>> nice job, jim, thank you very much. and did your team win? >> my team did not win. i'm standing in awe just as much as chris cuomo. he was also a good miler, 437 mile, not bad. >> oh wow. and that's true too as well. thank you, jim. so back with everyone here tonight. we have the whole team with us here. i want to ask you, this is something, this is hillary clinton, you were speaking to joe biden, and he talked about hillary clinton's record on income inequality and he had an interesting answer. tell me. >> he said that basically that hillary clinton was, hadn't spent her entire career on that issue, and bernie sanders seemed authentic on this issue because he had put an awful lot of time into it. so it was kind of a backhanded criticism of hillary clinton -- >> do you want to listen? >> i was in that fight during my husband's administration.
and let's remember what happened there. at the end of eight years, we not only had 23 million new jobs, what was most important is income's grew for everybody. not just those at the top. more people were lifted out of poverty, incomes rose in the middle and working people, and today in knoxville in 43 town hall, i called on a man, he said we never had it so good, except when your husband was president. because we tackled income inequality and produced results. not talk, action. and that's what i will do as president. >> well obviously that was from the tonight and not during your interview. that was a pretty good answer for the question. >> because the question was that the vice president had said you're a relative newcomer. and her point was no, i've been fighting this alongside former president bill clinton reminding everybody of the great economy in the '90s under bill clinton. not talk, just action. and that's her whole point about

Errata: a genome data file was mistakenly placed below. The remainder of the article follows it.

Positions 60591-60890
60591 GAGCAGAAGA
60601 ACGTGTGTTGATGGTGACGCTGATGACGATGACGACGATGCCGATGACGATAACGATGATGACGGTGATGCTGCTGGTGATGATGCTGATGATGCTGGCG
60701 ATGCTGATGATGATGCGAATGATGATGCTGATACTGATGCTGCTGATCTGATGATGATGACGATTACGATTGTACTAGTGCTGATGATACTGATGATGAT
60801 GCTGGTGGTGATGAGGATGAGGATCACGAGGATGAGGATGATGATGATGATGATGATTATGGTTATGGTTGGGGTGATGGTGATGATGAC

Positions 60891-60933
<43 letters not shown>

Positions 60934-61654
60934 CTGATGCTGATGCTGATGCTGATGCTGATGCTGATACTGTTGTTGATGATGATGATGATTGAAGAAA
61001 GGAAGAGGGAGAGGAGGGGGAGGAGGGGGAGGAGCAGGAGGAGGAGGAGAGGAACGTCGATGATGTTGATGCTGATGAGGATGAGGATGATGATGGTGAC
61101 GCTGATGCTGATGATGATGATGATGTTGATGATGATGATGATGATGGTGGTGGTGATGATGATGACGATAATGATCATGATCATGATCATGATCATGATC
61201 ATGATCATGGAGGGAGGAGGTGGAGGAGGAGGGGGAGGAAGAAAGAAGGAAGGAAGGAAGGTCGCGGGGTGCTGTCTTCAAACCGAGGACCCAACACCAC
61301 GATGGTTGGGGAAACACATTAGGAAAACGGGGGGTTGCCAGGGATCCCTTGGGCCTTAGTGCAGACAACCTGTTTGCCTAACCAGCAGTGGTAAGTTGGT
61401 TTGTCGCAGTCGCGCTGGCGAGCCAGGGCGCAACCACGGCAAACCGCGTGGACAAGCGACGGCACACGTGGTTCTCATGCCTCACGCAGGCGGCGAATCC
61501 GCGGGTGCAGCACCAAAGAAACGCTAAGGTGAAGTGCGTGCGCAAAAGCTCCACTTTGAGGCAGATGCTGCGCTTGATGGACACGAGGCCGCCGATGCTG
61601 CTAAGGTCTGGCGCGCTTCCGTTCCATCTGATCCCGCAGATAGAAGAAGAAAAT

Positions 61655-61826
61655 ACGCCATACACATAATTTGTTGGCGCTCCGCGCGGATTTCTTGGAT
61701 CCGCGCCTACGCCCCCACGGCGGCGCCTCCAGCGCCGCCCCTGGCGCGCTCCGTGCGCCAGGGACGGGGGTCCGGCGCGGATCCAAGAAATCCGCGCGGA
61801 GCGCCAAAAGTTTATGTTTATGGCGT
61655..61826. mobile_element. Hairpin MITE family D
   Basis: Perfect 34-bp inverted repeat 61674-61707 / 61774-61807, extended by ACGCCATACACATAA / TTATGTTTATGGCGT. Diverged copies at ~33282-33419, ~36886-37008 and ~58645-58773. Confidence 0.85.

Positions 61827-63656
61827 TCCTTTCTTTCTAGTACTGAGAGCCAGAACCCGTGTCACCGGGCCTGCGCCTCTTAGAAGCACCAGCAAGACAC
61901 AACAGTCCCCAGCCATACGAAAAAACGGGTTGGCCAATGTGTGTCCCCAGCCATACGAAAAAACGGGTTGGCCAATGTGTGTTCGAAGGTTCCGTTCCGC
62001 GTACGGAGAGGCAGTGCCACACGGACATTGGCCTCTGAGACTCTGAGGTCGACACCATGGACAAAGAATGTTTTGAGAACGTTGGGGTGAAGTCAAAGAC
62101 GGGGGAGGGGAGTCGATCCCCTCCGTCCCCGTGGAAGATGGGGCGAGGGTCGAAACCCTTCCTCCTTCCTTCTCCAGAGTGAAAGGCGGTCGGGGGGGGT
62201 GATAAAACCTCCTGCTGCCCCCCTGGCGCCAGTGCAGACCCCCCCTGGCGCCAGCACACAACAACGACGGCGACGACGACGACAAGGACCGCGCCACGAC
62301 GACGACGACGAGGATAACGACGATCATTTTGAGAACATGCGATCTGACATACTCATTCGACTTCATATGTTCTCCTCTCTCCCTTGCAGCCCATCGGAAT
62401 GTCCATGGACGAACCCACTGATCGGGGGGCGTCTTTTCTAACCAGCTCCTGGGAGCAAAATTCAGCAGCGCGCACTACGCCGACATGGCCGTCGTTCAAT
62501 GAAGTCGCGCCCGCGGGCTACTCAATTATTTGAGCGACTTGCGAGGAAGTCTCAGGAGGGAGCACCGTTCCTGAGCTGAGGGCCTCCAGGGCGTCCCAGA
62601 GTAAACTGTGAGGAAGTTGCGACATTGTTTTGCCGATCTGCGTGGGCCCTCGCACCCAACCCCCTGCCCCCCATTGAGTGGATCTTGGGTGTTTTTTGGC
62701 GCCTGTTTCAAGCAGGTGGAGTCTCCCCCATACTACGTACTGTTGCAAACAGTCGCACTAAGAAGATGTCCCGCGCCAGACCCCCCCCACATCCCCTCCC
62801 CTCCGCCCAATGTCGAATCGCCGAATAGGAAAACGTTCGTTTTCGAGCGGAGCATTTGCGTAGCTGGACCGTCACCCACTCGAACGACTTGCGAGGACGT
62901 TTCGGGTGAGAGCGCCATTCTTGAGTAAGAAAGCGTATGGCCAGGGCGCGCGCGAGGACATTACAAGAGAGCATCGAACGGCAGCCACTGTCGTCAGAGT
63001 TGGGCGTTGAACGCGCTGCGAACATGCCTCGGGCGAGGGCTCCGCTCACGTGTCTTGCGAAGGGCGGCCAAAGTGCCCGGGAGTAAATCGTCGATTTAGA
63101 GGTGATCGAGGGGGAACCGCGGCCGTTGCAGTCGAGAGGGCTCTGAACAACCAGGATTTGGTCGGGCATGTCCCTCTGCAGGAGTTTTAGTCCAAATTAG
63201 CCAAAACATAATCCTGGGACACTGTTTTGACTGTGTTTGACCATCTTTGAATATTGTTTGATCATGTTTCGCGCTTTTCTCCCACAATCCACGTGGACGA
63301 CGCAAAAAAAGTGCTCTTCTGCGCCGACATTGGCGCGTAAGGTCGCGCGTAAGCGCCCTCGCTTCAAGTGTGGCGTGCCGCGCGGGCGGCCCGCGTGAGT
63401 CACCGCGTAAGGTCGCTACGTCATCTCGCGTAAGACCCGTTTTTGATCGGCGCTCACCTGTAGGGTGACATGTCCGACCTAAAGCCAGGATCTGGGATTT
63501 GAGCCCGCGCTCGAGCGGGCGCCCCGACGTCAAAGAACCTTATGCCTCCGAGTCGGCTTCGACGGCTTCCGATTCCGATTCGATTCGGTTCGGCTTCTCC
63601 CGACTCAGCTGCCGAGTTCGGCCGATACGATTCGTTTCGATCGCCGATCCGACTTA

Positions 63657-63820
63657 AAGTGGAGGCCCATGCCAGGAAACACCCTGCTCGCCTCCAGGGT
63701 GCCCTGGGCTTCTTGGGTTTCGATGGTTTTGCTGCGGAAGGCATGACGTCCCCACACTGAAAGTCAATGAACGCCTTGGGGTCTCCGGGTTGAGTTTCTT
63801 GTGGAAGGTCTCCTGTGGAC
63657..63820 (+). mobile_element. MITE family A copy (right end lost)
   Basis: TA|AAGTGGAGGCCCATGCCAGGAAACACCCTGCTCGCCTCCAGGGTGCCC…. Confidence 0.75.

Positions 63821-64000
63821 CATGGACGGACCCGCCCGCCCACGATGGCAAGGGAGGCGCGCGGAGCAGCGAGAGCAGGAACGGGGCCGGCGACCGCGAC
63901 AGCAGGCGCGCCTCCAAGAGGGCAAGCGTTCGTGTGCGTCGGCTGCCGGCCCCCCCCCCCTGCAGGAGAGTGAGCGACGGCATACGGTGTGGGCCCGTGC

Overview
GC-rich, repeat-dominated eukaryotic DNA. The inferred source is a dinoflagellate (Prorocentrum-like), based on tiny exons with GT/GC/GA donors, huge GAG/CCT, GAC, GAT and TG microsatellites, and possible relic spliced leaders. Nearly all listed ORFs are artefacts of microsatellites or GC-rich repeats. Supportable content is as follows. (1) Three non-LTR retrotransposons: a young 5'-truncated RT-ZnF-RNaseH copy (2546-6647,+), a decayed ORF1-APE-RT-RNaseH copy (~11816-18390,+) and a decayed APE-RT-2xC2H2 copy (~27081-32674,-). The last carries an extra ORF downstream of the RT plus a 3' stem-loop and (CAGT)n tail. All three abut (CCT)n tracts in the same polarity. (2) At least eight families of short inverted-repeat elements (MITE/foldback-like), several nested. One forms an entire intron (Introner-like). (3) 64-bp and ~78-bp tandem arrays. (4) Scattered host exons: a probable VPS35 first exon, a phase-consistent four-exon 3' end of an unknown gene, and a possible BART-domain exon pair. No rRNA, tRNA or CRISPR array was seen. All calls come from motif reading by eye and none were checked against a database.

bernie sanders. he can talk the talk, but she can walk the walk. >> we keep mentioning bill clinton. bill clinton speaks a language of the middle class. even though he's a multimillionaire now. >> now he is. >> in her answer, and what she's doing on the campaign trail, how is she doing? >> well look, hillary clinton you saw tonight is the hillary clinton that we know. she's that way. she's passionate, she was engaged, dynamic. when you meet her one on one, she's amazing. she finally got that across tonight. i thought that was great. usually she doesn't do as well on that. but she did something else i thought was very clever on this question of inequality. bernie's been hitting her on income inequality, she broadened it out, she said what about gender, racial inequality. she was undermining him by making the argument, not just a class argument, but a bigger argument. i thought that was very, very clever. for the base, that was clever.
>> and shrewd as well, one thing hillary clinton knows is her limitations. we all agree that the income inequality check box goes to bernie sanders. you're not going to outincome inequality him. >> my question is is she right and maybe it wasn't called income inequality at the time, but working on, you know, balancing the budget and doing all those things. >> i don't think that the gap, i don't think that the data suggests that the gap then on bill clinton's watch, or watches et first lady was -- it's gone in the last decade, plus, so, bernie, clearly was the first one to the party on this issue, and i think the issue has caught up with him. more son so than her missing it in the first go round. >> that's right. there's a difference here. i don't think shint actually so concerned about income inequality per se. income inequality also grew under bill clinton, people didn't mind because people at the bottom were doing better. i think she's in a different place, and she could have made that clearer. i don't think her concern is the